"We're not in comics to make money. We do this because we love doing it." is kind of how he put it.
How true. I've paid some bills with my sales. Paid some with freelance gigs. I'm not a huge sell for an Indie con though. Some of the numbers people throw at me saleswise staggers my imagination. Selling out before halfway through the second day of a three day show. Fuck, If I sold 12 or 13 of my graphic novels at a show that paid for my portion of a three way split table and bought dinner or paid a phone bill. Those numbers are rather mundane next to a lot of folks I know.
I will however always cheer on those who started out here on LJ with me and stepped full on into this crazy industry. They are my friends. How could I not?

Mar. 29th, 2015

foster's

BURLINGTON STREET

Another preview of a story from my upcoming book. A few words of explanation(so you can make sense of it here:it will be explained in other stories of the book): My Uncle Randy was living with us, along with friend of my Mother's, Bonnie, a cab driver. My Uncle was constantly into shit, like drugs and stimulants.



























Mar. 28th, 2015

foster's

THE INTRICACIES OF INKING, or, HOW A HACK KNOCKS OUT PAGES

Anyone who knows me knows that inking comic pages is laborious work I try to evade like the plague. For some people inking is their favorite part of comics making (for me, it's a toss up between scripting and successfully penciling out pages), the way to cross the "t"'s and dot the "i''s of their work. For me though it's always been a painfully frustrating experience, and daunting on top of that.
I have never possessed inking "skills". Admittedly if I look back at older work I can go see a HUGE difference and be like, "Fuck yeah, I ink waaaay better than I did then!" but it's still not pretty. Some call it a problem with patience, though I will sweat for hours over pages sometimes and still get less than desirable results. Others push the "practice, practice and more practice" mantra which if I follow well maybe by when I'm 60...
Anyway, let me give you a little run down of my inking process. I promise it's nothing complicated and you will learn ZERO from it, but you may be entertained, and you all know I live to entertain you, as your humble, bumbling servant.
I am perhaps a follower of the Alex Toth school, which is to say I am NOT anyway as skilled as that Master, but I am an admirer of his favorite inking implements, the lowly markers. No, nibs have never appealed to me, and most brushes are used to fill large spaces with copious black ink. My tools of choice have been for the last almost 15-16 years Faber-Castell Brush pens and their various pen size "nib" types. I have tried the Staetdler brush pen favored by inking Master Joe Meyer, who can wield that thing to make the finest lines and the boldest strokes. Mine quickly became a brush I could dip into ink wells and fill up the large space with.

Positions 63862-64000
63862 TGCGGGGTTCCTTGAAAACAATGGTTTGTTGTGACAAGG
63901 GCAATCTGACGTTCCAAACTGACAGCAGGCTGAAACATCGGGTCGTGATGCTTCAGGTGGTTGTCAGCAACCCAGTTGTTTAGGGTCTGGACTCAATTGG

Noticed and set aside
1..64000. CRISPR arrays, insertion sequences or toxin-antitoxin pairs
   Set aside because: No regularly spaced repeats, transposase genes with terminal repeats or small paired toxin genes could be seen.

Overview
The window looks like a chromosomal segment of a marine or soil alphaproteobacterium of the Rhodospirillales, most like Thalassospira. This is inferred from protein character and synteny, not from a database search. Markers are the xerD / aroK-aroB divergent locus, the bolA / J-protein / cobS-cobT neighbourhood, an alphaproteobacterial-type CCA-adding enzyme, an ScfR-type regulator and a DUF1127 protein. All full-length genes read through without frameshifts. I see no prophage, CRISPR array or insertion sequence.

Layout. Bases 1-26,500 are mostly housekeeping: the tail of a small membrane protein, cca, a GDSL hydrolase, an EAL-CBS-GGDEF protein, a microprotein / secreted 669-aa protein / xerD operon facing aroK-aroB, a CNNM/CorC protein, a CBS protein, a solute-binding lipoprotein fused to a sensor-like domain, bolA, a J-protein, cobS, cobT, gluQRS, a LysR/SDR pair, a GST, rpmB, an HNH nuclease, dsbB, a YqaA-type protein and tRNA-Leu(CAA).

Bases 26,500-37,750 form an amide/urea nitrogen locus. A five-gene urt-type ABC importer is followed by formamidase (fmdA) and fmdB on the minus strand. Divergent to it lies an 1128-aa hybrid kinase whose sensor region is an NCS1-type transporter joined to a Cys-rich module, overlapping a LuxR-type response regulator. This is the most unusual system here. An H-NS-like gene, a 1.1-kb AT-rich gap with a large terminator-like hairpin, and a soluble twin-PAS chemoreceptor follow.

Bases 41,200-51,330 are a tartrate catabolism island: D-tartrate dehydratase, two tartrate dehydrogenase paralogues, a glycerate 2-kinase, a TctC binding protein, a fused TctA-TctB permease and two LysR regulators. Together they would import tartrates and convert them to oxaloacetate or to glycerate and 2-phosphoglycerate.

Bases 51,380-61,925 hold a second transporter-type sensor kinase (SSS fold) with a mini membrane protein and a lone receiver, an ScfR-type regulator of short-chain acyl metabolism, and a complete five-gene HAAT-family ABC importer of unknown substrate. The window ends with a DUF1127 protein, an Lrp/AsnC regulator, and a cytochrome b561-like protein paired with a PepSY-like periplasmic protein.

With the Faber Castell I can usually come up with a reliable line, and with pens I can get pretty small things. Control has always been a problem so often line thickness is inconsistent, or "weak" as I say, but with a little work I've managed to somewhat improve on this. Yes the brush pen can lose it's tip and then you do the infamous "flip" of the brush head by pulling out the thing and flipping it over to a secondary fine tip. It's a pain, but it's what I know.
One of the things I have taken to heart about inking a page I learned from artist pal/former publisher Ron Gravelle who would say to me, "You NEVER want to ink one page after another in order. People will figure out where you got tired, bored, or rushed a bit."
"Well, what do you do?" I asked.
"Just go through the pages and ink random pencils. Maybe do the hard panels first," he said,"get those out of the way. Knock out easier panels if you're not feeling up to bigger panels with more details. Just keep it random and let the package come together. You'll maybe have some weak spots, but they'll be joined up with really strong spots too. Eventually you'll learn to make it all look good."
This method indeed proved invaluable, especially if I wanted to avoid that rare crowd scene or complex establishing shot for a few days. I still employ this method today and really, it works for me. Maybe not for everyone, but I am a bad inker so I need all the tricks I can get. Another trick I learned from Ron, and if you look at comics you'll find this to be true is that not EVERY panel needs backgrounds. "Use your establishing shot to set the place your characters are in. Don't overcrowd panels with a lot of background stuff unless it helps tell the story or just put the odd reminder in.". SOMETHING like that.
As far as where I ink, it doesn't seem to matter. Most of my inking is sitting on the floor of our bedroom with a light table (a new method I had to employ for the pencils of my new book), something on the radio (usually Dragnet or some other old radio dramas, but ANY music works while I ink, whereas with penciling -forget it-it's gotta be mellow or strictly talk shows/old radio shows), and as few distractions as possible. My studio has been a disaster since my Mom passed away and sometimes I'll be in there working but usually only if Kris and the kids are away or Kris is home in the evening.
I get no particular joy from the inking to be honest. It's WORK for me. REAL work. A page is like drawing blood with a dull needle and no visible veins to poke at sometimes. I may ink a panel or two, then just sit there and "rest". Some think that this indicates a lack of love for comic making, but I love making comics. I NEED to make comics. If I could get away without having to INK comics, EVER, or my God, LETTER comics, I'd be in Heaven. Inking my own work has always been a poor man's "tracing", I guess, and it feels like I'm drawing the same thing twice (essentially this is true).